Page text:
The second quarter is about your important, but not urgent tasks such as prevention, relationship building, recreation, planning. If you focus on these, it will affect the other quarters as well, it gives you perspective and also opportunity for a balanced life.

The third quarter contains your not important, but urgent activities, unexpected phone calls, e-mails, some of your meetings. If you spend much time in this quarter, it means you keep in mind short-term goals. You’ll feel yourself as a victim, like you wouldn’t control your life.

The fourth quarter contains activities which are neither important, nor urgent, the time wasting activities, some e-mails, routine tasks. If you spend much time in this quarter, you can even loose your job. It also means that you expect the satisfaction of your basic needs from someone else.

If you want to be effective and satisfied on the long term, you need to concentrate on the second quarter activities which are important but not urgent. You should start your weekly planning with these activities, insert them firstly into your weekly agenda. (Habit 3: Put First Things First)

The Third Alternative

It is a common point of view that if I win, than you will loose. The win/win way of thinking is based on the principle that everybody can get enough, and one person’s victory doesn’t mean the other’s loss or damage. It means that we believe in the third alternative which is not your way, not my way, but even a better one, a higher level. (Habit 4: Think Win-Win)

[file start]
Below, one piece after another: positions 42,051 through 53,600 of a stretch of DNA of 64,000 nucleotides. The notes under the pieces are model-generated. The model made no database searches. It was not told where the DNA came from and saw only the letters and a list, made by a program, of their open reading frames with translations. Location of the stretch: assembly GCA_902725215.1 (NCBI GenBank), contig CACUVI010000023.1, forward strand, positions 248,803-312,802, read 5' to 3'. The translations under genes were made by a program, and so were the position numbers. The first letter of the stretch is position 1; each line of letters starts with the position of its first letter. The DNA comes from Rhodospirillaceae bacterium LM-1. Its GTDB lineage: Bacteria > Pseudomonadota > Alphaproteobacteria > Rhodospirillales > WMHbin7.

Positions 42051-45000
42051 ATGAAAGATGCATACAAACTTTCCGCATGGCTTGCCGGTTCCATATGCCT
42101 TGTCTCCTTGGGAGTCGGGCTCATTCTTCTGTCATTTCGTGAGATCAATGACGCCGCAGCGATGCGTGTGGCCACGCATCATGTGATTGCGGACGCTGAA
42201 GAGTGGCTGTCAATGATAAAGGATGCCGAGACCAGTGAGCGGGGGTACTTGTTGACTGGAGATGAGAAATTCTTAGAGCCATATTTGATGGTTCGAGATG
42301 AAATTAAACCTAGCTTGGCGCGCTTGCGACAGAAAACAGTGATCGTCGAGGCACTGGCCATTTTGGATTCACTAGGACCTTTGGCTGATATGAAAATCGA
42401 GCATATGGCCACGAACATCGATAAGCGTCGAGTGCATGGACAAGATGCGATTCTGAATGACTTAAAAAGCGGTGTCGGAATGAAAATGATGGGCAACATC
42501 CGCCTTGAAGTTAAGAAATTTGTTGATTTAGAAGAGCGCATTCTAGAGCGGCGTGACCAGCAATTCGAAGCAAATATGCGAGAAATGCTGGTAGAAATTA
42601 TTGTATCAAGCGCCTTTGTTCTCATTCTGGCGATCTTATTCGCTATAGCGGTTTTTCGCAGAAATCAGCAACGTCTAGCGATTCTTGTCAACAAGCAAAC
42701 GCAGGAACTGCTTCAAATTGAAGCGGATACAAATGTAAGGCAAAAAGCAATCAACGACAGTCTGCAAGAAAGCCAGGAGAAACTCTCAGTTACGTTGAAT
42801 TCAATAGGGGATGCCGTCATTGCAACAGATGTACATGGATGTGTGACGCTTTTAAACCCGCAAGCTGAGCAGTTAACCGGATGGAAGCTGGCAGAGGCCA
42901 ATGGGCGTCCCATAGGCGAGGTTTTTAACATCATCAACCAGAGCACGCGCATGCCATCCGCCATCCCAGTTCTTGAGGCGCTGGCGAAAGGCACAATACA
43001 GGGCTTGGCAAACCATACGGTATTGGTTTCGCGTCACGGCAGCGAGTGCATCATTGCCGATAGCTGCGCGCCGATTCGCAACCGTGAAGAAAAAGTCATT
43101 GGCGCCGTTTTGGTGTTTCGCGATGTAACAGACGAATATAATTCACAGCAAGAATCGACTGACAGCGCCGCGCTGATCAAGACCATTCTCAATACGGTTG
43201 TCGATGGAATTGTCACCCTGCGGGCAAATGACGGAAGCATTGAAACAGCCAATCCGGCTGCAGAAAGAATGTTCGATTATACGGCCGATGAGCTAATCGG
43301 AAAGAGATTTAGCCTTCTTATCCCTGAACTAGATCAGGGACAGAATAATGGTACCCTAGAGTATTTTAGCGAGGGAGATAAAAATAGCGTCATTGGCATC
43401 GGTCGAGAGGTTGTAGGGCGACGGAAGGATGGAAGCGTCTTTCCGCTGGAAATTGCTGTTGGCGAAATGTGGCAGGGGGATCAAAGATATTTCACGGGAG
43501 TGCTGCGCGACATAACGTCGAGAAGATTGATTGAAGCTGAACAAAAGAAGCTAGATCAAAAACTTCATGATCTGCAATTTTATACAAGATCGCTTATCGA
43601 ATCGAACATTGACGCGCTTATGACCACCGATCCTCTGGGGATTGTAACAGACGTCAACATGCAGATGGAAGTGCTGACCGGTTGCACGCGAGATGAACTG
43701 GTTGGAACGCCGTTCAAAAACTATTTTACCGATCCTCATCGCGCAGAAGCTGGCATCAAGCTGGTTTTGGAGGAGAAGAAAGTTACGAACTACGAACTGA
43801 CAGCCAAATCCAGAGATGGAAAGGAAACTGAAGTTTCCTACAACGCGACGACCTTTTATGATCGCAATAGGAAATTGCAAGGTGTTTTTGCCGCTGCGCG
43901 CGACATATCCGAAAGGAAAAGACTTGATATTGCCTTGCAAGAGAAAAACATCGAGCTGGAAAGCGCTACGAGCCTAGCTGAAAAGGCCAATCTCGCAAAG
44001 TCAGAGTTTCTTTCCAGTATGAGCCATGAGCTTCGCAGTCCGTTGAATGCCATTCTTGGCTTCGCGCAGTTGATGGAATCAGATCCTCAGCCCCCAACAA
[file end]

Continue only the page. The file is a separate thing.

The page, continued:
This Is Exactly What Happened to Me!

How many times we want to express our empathy saying: I know how you feel. Or: this is exactly what happened to me. When we do this, we are placing our story into the other person’s story, we project our film to someone else’s film. What would happen if next time we just tried to understand the other person without thinking on what to say next or what to ask. We should listen with empathy, using empathic attention for understanding. Our conversations could become deeper and also our relationships. (Habit 5: Seek First to Understand, then be Understood)

Appraise the Differences

If everybody was the same and thought the same way, it would be hard to imagine any development. We can only create synergy, if we build on our differences. This is how the result will be more than just the summary of each pieces. This is true also in situations when you have conflicts. Instead of being angry at the other person why he/she doesn’t think the same thing you do, appraise these differences, build on them and create synergy. (6th habit: Synergize)

Take Your Time to Reload

The following story shows the importance of physical, mental, spiritual and social/emotional renewal. Imagine that you walk in the wood and see someone working hard, sawing the trees. He seems tired, so you suggest him to have a little rest and sharpen the saw. He says he doesn’t have the time for it, he’s too busy sawing. Don’t be too busy to sharpen your saw, take your time to renewal, even work will go easier. (Habit 7: Sharpen the  Saw)

These thoughts were collected together to give you an idea about this book. There is so much more behind each habits. The great thing is that all the habits can be implemented into our everyday lives. You may already be master in one or two habits. Read the book and find it out!

*Reference: Stephen R. Covey (2013) The 7 Habits of Highly Effective People, New York, Simon & Schuster